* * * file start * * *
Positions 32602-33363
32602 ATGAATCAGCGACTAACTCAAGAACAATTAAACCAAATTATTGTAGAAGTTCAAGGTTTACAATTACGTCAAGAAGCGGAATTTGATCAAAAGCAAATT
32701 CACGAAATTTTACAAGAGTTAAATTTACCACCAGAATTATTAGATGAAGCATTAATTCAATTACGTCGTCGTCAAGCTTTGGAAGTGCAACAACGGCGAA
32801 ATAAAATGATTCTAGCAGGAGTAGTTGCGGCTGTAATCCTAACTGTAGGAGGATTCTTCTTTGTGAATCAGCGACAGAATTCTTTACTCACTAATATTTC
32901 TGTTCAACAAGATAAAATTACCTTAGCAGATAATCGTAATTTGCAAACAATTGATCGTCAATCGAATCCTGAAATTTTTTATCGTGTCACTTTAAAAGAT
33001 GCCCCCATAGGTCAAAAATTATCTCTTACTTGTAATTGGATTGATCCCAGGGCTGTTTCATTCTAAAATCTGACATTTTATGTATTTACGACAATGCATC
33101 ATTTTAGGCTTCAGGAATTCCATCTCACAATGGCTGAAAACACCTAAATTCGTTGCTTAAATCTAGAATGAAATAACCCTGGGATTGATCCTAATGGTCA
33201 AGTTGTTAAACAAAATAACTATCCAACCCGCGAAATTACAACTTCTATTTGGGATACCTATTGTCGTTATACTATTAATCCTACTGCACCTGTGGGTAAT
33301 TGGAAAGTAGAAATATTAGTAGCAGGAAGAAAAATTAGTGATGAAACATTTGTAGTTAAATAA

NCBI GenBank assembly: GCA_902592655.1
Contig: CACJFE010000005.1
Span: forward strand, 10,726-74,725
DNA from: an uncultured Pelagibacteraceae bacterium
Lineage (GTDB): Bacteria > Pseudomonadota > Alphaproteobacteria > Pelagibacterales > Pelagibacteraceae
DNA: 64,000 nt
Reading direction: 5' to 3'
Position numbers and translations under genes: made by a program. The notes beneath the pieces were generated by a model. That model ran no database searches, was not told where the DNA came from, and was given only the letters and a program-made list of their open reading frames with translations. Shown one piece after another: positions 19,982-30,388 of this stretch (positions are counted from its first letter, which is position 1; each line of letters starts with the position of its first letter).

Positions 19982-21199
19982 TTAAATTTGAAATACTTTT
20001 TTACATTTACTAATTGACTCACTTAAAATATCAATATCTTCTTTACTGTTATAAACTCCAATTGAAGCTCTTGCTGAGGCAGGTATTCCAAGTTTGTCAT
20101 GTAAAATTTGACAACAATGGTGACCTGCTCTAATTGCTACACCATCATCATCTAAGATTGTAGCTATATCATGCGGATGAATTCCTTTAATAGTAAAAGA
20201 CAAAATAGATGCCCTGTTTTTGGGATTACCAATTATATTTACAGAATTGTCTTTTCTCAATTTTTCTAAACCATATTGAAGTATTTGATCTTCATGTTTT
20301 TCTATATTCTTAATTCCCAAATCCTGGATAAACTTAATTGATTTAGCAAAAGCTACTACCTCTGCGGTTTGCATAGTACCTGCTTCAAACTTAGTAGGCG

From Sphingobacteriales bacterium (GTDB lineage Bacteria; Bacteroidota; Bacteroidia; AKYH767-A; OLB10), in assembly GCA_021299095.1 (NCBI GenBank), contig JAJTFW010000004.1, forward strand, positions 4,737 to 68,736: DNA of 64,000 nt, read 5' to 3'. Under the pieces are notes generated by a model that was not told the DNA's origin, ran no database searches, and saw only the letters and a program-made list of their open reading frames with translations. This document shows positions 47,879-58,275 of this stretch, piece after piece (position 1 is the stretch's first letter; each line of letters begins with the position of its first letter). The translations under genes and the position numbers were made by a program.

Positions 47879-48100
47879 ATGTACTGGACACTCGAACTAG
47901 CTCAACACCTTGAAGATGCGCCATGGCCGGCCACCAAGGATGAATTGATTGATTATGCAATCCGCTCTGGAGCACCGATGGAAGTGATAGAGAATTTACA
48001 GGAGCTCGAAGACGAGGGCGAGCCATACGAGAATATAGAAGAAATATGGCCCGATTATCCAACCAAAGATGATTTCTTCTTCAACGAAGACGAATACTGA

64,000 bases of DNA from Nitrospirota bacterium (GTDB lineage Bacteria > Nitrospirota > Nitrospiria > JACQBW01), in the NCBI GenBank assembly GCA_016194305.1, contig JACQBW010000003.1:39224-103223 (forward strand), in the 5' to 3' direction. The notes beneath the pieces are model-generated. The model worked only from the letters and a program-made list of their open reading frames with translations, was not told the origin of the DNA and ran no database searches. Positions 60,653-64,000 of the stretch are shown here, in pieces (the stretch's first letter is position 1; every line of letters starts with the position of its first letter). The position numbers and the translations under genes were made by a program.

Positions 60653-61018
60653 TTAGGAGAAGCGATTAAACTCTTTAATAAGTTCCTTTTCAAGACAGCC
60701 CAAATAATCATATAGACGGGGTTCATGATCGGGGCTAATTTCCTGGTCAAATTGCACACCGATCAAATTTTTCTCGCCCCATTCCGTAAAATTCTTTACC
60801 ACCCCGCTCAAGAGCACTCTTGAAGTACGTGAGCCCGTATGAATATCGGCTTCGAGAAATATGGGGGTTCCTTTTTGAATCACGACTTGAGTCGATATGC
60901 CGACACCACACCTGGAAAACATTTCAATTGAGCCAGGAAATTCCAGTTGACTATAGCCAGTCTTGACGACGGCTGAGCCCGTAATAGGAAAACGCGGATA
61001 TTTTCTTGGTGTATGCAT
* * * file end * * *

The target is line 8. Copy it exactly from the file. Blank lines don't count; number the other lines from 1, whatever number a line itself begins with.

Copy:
33201 AGTTGTTAAACAAAATAACTATCCAACCCGCGAAATTACAACTTCTATTTGGGATACCTATTGTCGTTATACTATTAATCCTACTGCACCTGTGGGTAAT